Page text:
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swashplate
15th Apr 2002, 12:40
The peerage in Britain today is no longer a true order of nobility and it has lost all of it's social and political meaning. At best, it's the Dad's Army of the heritage industry.

His grace the Earl of Burford, who wishes to be known in future as Mr Charles Beauclerk. :D

Frankly, I rather agree with His grac...sorry, Mr Beauclerk. :D

The Norman Nobility ruled us in England for centuries because they won at Hastings in 1066.... :eek:

But 350 years ago, they lost at Naseby!!!!! :cool:

They lost power in the recent reforms. With "Foot &Mouth" having devastated the countryside and a ban on foxhunting looming, looks like being an aristo ain't all it used to be!! :D


But anyway, what do you all think? :confused: Discuss........


......BTW, I've always wondered what happened to the saxon nobility after 1066...........

Grainger
15th Apr 2002, 14:33
Well you can only be the Nobility if you go around doing noble things.

So if any of 'em have done anything noble recently, let's hear it...

WeatherJinx
15th Apr 2002, 14:47
Our class-ridden society has cost this country (and its economy) very dear in the last few decades. How have we managed to sustain the rationale that you can only do a certain job or occupy a certain position because of an accident of birth, for so long?

Up the Republic!- and whilst we're at it let's get rid of the 'Windsors' too :D :D :D

WxJx ;)

:::ducking in anticipation of flames from the Daily Mail brigade:::

DeepC
15th Apr 2002, 15:15
Something decent that the Nobility have done in the last few years.....

....the hereditary peers in the House of Lords were much more representative of the 'man on the street' than the House of Commons.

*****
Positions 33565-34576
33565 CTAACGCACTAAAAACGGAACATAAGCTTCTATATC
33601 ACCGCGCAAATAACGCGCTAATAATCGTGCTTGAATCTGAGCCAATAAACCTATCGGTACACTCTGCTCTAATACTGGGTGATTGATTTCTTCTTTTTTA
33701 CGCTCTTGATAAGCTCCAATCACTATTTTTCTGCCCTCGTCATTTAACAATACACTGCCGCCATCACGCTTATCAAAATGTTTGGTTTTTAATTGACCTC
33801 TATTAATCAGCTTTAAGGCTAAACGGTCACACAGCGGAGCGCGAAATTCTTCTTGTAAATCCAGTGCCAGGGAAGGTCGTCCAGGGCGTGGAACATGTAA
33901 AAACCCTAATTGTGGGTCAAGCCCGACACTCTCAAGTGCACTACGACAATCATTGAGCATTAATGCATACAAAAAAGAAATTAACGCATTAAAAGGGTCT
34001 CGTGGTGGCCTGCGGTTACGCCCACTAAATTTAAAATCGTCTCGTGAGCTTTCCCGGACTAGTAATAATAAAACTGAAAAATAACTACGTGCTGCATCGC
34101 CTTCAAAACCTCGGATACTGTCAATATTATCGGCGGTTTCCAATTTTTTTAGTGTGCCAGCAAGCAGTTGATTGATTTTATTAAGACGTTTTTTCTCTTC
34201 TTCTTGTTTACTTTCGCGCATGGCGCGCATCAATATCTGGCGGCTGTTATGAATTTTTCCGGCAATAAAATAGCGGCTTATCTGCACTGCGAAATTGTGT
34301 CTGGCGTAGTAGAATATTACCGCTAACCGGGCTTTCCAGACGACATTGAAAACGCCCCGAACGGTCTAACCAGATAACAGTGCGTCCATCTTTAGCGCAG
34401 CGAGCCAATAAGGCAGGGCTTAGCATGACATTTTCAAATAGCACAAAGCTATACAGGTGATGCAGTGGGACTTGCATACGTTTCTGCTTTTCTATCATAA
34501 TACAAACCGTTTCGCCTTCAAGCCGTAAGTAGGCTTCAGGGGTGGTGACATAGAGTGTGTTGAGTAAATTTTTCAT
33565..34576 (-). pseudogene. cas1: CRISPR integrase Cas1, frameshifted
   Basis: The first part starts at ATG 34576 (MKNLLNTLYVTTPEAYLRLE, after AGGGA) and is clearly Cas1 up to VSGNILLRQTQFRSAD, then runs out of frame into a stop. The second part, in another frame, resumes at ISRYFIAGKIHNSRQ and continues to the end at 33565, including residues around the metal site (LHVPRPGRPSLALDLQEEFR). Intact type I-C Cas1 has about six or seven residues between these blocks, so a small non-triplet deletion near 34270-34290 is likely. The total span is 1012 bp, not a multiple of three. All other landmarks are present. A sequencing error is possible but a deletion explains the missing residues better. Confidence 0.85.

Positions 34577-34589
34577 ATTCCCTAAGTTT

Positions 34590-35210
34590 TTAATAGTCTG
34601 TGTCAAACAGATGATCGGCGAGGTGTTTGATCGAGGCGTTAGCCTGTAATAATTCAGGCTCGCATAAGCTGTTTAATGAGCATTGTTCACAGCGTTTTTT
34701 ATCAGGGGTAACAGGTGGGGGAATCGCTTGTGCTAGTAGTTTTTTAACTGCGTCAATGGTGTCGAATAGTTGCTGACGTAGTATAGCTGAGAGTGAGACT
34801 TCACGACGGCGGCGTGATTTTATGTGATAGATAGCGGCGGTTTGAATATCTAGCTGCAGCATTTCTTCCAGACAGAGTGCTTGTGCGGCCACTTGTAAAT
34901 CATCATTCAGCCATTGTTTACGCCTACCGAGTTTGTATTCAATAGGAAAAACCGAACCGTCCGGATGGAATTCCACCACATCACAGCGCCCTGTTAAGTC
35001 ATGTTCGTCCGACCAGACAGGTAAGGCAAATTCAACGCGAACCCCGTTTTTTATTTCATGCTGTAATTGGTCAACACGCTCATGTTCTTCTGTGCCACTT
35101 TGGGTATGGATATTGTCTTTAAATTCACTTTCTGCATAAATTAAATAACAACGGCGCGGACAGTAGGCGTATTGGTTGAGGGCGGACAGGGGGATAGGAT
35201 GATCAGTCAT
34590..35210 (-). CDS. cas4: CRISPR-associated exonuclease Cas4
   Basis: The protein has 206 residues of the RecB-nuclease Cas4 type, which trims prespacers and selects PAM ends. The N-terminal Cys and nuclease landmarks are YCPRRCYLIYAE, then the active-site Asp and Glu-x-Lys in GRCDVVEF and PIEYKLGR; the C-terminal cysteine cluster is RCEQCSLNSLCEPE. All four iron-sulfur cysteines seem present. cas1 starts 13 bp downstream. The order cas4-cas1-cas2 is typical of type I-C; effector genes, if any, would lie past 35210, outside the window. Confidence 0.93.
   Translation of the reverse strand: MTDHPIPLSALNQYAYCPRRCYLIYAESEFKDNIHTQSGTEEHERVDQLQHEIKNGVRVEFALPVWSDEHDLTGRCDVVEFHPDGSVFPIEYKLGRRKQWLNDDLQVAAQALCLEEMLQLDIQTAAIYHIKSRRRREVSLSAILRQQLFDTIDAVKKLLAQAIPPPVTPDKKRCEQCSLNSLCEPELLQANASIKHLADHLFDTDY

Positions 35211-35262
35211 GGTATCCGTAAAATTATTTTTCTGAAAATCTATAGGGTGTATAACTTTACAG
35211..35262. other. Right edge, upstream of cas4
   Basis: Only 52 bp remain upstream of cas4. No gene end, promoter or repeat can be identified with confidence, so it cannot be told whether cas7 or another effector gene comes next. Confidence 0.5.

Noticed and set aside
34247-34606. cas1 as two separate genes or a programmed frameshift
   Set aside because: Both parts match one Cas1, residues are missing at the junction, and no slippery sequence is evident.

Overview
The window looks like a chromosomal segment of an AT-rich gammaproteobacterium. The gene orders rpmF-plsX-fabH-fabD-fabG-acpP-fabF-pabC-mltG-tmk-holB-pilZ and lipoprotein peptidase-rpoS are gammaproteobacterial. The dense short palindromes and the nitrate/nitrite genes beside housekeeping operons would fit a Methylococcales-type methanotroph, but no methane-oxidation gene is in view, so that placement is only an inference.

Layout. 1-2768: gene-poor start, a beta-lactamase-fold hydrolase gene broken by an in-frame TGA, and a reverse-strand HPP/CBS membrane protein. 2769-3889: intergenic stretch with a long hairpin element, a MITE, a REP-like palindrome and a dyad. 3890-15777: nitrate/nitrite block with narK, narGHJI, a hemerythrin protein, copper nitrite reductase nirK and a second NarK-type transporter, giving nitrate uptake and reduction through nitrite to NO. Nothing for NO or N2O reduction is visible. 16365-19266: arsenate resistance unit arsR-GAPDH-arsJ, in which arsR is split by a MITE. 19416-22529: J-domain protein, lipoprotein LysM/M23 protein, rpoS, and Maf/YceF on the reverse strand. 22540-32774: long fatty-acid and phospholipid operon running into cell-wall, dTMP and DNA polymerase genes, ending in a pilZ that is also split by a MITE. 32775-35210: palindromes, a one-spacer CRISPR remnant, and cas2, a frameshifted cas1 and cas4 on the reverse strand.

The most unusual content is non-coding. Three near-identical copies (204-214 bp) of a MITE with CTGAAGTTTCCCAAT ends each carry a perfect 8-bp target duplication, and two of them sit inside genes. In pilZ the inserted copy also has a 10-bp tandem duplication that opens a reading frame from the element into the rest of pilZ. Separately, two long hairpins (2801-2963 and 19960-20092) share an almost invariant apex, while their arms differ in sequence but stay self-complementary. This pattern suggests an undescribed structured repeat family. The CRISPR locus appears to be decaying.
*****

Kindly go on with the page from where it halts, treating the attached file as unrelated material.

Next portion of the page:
Tartan Gannet
16th Apr 2002, 22:20
Yes, its an interesting point that the unelected Lords have often stopped the overmighty elected Commons, especially under control freak Blair.

I regret that Hereditary Peers can no longer attend and speak in debates, even without a vote. There was such a wealth of experience and knowledge and of course they were free, whether real Peer or Life peer to vote and speak without fear of the Party Whips.

I deplore Blair's so called reformed House of Lords, worse than what went before and as for his so-called "people's peers" ? The usual suspects, Sir this, Lady so and so, The Honourable the next thing. Not an ordinary person amongst them last year!

Send Clowns
16th Apr 2002, 23:16
Agree DeepC

Although there was technically a larger number of Tory peers they were as likely to stop Thatcher's legislation if it was flawed as Blair's. Their lack of sensitivity to the whip was refreshing (and think how powerful the whip will be if the Lib Dems get there way with PR - all power to the Party! :eek: ). And Mrs T was far more likely to sit back and listen than the Pretender to the Presidency.

Tartan Gannet - as we all, you included, expected!

somewhatconcerned
17th Apr 2002, 01:41
You might increase your own chances of becoming a peoples peer TG if you make a sizable donation to the 'save president Tony fund'. Just a thought:D

Blacksheep
17th Apr 2002, 05:49
I thought that a peer was the chap at the other end of the urinal? If not, then he ought to be.

**************************
Through difficulties to the cinema

DROGNA
17th Apr 2002, 13:40
Have to agree with WxJx on this one - Raid the palace, the time for treason is here, burn windsor, burn.

PS Can I be Sir Working Class please??
:D

HugMonster
17th Apr 2002, 16:31
Bollox to all that.

Let's have a return to feudalism. If the guy in charge doesn't do a good job, all you do is have a Workers' Revolt, and top the bu99er.

Hagbard the Amateur
17th Apr 2002, 16:50
Hasta la victoria siempre...
The lords have saved us from Parliament a couple of times but they are still in my mind an outdated filter.
I mean, to have national issues voted upon by Andrew Lloyd Webber? Jeez.